occurred since none of the intermediate products lost the essential identifying characteristics of corn. See also Zuniga a/c Refractarios Monterrey, S.A. v. United States, Slip Op. 92-89 (CIT June 12, 1992), where the court held that the production of kiln furniture in Mexico from several dry ingredients of U.S. origin through a multiple step processing operation did not constitute a double substantial transformation, since none of the products resulting from those steps, i.e., castables, casting slip, or greenware, was considered a new and different intermediate article of commerce which lost the "identifying characteristics" of its constituent components.

In HRL 734558 dated July 22, 1992, also involving the mixing of various substances, Customs addressed the manipulation of a herbicide and found that there was no substantial transformation when the herbicide, exported in bulk to France, was encapsulated into a water-soluble film. In that case, Customs pointed out that the operation did not change the chemical composition of the herbicide but only facilitated its use. See also HRL 555064 dated March 29, 1990, where Customs determined that the formulation of propanil-4, a herbicide for rice, from technical propanil did not constitute a substantial transformation for purposes of the Caribbean Basin Economic Recovery Act (CBERA). This decision was based on T.D. 78- 168, 12 Cust. Bull. 353 (1978), which held that the formulation of the herbicide diuron wettable powder by mixing technical diuron with various agents was not a substantial transformation for purposes of the GSP. The findings in these cases are also consistent with the court's reasoning in National Juice, supra, since in both cases the processing did not change the fundamental character of the imported product.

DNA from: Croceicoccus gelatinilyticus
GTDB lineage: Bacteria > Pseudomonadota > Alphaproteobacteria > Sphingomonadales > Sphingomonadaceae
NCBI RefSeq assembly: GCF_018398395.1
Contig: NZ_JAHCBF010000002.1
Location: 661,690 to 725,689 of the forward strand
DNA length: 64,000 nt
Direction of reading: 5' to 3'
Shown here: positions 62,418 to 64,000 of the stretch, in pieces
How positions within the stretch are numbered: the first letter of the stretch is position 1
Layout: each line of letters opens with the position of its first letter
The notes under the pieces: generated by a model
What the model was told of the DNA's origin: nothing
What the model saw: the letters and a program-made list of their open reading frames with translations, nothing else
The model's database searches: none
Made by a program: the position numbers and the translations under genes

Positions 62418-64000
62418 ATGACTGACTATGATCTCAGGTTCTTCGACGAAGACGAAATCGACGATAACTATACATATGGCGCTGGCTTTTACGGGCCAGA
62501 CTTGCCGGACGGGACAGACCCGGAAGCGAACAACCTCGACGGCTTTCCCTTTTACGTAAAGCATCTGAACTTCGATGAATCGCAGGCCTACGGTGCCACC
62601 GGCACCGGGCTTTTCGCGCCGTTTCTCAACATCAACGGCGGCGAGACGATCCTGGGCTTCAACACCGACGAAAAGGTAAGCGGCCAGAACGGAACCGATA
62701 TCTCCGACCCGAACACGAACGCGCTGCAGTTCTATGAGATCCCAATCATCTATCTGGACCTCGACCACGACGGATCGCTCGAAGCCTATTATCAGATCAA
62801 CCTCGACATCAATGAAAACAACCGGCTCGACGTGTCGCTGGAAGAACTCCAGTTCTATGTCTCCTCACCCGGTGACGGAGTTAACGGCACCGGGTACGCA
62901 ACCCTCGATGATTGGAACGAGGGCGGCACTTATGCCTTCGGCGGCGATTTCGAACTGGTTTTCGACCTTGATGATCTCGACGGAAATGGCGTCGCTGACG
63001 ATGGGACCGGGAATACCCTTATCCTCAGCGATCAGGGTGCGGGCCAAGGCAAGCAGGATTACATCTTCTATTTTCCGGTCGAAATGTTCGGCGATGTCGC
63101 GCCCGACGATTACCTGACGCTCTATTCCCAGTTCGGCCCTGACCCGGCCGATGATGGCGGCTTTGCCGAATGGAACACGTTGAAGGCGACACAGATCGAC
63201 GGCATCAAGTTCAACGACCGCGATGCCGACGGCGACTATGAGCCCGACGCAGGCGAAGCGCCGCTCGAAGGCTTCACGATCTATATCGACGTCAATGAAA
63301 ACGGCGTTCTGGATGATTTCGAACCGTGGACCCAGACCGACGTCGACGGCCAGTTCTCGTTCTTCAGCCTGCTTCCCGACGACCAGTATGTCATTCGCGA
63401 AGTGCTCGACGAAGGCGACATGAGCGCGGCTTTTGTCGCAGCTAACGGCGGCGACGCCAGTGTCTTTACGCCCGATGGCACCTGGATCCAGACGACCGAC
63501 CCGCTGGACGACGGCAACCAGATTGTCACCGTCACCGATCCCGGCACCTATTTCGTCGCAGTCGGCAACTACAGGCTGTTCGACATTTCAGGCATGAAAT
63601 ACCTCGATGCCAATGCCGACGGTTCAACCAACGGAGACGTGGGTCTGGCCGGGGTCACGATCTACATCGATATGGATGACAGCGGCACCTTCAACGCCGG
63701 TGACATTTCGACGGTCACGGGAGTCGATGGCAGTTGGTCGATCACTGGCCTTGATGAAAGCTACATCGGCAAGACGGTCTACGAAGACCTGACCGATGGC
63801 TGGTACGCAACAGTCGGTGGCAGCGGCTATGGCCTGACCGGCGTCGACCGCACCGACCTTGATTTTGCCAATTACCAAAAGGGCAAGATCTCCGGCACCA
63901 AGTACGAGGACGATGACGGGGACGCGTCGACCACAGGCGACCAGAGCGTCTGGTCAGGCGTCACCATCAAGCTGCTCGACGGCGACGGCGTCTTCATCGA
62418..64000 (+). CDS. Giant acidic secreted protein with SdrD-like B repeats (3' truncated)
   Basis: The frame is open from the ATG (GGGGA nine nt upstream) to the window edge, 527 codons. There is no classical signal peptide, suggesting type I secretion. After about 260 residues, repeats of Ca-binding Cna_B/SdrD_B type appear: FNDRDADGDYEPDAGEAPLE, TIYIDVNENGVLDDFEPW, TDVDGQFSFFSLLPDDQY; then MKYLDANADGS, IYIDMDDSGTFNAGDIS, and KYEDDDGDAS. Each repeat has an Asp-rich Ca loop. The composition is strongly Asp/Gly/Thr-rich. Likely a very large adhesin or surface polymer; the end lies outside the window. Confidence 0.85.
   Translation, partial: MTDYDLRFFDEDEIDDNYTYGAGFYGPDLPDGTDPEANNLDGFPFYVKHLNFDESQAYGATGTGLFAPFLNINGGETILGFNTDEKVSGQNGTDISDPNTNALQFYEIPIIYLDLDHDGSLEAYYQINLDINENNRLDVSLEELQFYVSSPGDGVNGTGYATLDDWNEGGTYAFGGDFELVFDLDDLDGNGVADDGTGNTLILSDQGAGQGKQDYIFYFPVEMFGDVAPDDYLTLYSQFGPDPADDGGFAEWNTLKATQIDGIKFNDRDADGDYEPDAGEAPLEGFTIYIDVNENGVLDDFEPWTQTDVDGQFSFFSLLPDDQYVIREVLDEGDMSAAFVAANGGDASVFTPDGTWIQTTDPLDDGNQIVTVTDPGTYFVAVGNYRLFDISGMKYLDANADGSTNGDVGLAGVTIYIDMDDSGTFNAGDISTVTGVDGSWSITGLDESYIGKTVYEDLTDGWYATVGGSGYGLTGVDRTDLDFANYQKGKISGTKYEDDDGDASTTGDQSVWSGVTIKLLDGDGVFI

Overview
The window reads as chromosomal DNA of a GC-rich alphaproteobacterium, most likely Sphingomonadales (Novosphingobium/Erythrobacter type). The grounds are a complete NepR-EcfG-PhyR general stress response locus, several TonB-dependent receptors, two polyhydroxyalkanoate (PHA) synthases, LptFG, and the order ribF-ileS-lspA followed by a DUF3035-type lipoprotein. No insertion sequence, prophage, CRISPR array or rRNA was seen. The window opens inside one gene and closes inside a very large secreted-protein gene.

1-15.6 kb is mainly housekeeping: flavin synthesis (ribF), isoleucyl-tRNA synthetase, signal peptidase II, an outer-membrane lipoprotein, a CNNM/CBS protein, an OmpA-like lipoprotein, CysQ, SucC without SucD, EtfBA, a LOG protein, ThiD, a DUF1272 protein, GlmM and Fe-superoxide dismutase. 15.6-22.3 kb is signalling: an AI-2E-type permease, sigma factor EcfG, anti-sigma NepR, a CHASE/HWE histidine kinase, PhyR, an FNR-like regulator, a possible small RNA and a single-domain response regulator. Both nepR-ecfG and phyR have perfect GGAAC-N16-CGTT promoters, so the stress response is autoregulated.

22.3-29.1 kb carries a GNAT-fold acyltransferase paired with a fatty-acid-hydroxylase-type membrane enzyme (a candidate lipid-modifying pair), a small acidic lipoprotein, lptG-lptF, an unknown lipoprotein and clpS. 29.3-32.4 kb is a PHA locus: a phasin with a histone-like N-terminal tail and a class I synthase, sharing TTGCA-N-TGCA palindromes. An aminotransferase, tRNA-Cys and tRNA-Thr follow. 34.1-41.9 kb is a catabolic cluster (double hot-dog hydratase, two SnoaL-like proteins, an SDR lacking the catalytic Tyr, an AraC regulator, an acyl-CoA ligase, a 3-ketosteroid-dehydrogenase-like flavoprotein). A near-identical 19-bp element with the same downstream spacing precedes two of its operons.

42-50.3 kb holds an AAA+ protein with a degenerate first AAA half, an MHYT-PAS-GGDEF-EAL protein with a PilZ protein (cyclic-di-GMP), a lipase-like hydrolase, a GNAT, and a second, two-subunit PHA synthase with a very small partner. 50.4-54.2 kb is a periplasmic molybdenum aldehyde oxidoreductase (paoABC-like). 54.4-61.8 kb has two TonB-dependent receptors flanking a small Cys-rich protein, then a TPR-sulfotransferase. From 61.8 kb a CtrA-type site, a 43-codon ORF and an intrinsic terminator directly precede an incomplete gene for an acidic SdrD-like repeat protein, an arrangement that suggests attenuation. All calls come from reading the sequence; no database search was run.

The principles reflected in the cited cases are also well defined in a number of Customs decisions which hold that the mere refining or purification of a crude substance does not result in a substantial transformation of the substance into a new and different article of commerce with a new name, character or use. In HRL 556143 dated March 2, 1992, Customs held that for purposes of the 35% value-content requirement under the CBERA, purification of Crude Octamine (85-87 percent purity) into Octamine R (97 percent purity) did not result in a substantial transformation. In that case, the claimed intermediate product, Crude Octamine, was sold as a low grade aviation lubricant, while the imported product was sold as a high-grade aviation lubricant. While the crude product in that case was clearly an article of commerce, Customs found that Octamine R had the same chemical structure as Crude Octamine, and that the removal of impurities and ultimate refinement was not sufficient to change the essential character of the low-grade
lubricant. See also Coastal States Marketing, Inc. v. United States, 10 CIT 613, 646 F. Supp. 255 (1986), aff'd 818 F.2d 860 (Fed. Cir. 1987), where the court held that the process of blending Russian No. 2 gas oil with Italian No. 5 fuel oil in Italy did not substantially transform the Russian oil into a product of Italy. The court stated that the blended product was not a new and different article, but simply variant grades of the same product identified as fuel oil, with the resulting blend also identified as fuel oil.

In another case involving the refinement of a crude substance, HRL 554644 dated October 29, 1987, we held that the processing of crude linseed oil into a fully refined oil did not result in a substantial transformation. The refining process in this case involved the dry caustic neutralization of the fatty acids which was achieved through heating and mixing the oil with sodium hydroxide. The fatty acids were dispersed converting the acids and oil into water and soapy matter. The oil was moved to centrifugal washers and separators, removing the soaps. After centrifuging, all of the remaining water was removed from the oil by vacuum drying. We held in HRL 554644 that:

While it is clear that the processing of the crude linseed oil into a refined product results in a purified, higher grade oil with less contaminants and odor, the essential character is not altered and it does not become a new and different article of commerce. The removal of impurities and ultimate refinement is not sufficient to effect any major change in the product."